Break-Even Point Analysis

Break-even point analysis examines how much a company can safely stand to lose before descending below its break-even point. At the “break-even point,” a company would not be making a profit, but they also wouldn’t be experiencing any losses. While they wouldn’t be making any money, all their costs would still be covered.

Below that point, the business would not even be generating enough to cover their expenses. However, results above the break-even point mean the company would be generating a profit in varying degrees. The break-even analysis examines what the safe distance is from that point that will allow the company to grow.

By comparing the amount of revenue or units that need to be sold to cover fixed and variable costs, break-even point analysis calculates the margin of safety that a company has. It also allows managers to understand the required turnover and work needed in order to remain beyond that safety zone.

Break-Even Point Analysis Formula

$$Break\: Even\: Point = \dfrac{Fixed\: Costs}{Sales\: Price\: per\: Unit - Variable\: Cost\: per\: Unit}$$

The break-even point formula includes the company’s “fixed costs”. Fixed costs, like rent, are expenses that are constant despite the number of goods being produced. It doesn’t matter whether or not you’re producing goods, turning a profit or a loss, you need to pay those expenses.

For example, a manufacturer would need to be paying on their insurance, even when their production is low, or they weren’t producing a profit. Another term often used for the fixed cost is “overhead cost”.

Be aware that his formula assumes fixed costs are constant. While true in the short term, increased production will cause fixed costs to rise.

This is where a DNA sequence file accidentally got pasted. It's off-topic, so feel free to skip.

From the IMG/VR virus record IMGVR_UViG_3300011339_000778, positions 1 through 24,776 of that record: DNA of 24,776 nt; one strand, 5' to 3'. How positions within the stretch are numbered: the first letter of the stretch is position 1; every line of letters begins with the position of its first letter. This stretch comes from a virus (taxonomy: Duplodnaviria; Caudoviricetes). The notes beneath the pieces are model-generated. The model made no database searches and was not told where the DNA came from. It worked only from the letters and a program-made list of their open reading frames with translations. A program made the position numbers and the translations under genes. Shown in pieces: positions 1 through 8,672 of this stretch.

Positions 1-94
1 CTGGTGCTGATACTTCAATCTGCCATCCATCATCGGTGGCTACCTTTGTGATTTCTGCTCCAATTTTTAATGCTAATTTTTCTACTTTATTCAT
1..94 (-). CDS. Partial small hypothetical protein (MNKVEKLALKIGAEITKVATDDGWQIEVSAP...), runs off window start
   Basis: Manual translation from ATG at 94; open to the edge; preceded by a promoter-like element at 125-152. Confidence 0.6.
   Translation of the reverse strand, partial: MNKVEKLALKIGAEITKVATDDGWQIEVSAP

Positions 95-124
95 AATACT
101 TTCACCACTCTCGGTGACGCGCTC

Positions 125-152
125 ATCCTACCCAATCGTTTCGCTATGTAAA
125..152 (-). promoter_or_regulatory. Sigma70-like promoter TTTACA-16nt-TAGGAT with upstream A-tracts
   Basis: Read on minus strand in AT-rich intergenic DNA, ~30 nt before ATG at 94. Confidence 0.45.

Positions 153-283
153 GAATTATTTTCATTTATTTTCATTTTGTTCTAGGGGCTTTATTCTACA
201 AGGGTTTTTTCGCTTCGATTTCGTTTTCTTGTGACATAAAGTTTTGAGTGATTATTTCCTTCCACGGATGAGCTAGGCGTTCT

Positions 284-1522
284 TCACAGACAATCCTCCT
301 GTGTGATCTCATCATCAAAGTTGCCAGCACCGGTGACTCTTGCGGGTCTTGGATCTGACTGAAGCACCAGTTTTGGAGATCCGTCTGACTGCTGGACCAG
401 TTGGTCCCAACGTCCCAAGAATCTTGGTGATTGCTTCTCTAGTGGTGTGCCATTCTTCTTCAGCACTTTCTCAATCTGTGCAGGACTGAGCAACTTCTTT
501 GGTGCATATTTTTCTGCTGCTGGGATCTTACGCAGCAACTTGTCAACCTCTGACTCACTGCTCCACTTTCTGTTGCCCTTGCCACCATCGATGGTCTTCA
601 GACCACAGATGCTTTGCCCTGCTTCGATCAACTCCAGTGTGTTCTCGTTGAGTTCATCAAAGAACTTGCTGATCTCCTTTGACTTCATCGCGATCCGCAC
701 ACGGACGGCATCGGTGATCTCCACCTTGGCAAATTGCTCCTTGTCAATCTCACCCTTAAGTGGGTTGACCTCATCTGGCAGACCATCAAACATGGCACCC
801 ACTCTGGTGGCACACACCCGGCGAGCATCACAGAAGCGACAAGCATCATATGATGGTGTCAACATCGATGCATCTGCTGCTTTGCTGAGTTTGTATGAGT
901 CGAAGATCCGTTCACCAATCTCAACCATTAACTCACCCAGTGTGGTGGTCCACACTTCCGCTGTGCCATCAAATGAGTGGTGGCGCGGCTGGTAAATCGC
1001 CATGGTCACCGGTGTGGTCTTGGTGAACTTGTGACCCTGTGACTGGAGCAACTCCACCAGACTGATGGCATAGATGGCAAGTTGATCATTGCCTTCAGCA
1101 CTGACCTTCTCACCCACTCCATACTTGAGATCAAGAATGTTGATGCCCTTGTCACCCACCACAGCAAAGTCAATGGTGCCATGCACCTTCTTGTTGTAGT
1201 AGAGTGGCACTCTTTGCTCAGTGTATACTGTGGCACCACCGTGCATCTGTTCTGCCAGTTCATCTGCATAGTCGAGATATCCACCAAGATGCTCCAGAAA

The formula also requires “variable” costs. In contrast to fixed costs, these expenses change all the time according to the situation. They will increase or decrease in direct relation to the volume of production for the business. These costs might include expenses like the cost of raw material, fuel, packaging, or anything else directly related to production.

The sales price per unit minus the variable cost per unit is known as the contribution margin, and so we can simplify the formula to:

$$Break\: Even\: Point = \dfrac{Fixed\: Costs}{Contribution\: Margin\: per\: Unit}$$

The “contribution per unit” is the profit you would make for the sale of one item. If you know the contribution per unit, you can easily plug it into the equation.

Calculating the break-even point tells us the threshold of losses a company can stand without harming the company even further.

Using this formula can give you a clearer picture of a business’s actual ability to generate a profit. As you calculate, you will see a direct correlation between the different costs and the revenue. The higher the fixed cost, the higher the break-even point. Likewise, the lower the fixed cost, the lower the break-even point.

Break-Even Analysis Example

Erick is the CEO of a small business that manufactures sunglasses. His fixed costs are $15,000 per year. He does not know his contribution per unit. However, he knows his selling price per unit is $170. His variable cost per unit is $23. What would Erick’s break-even point be?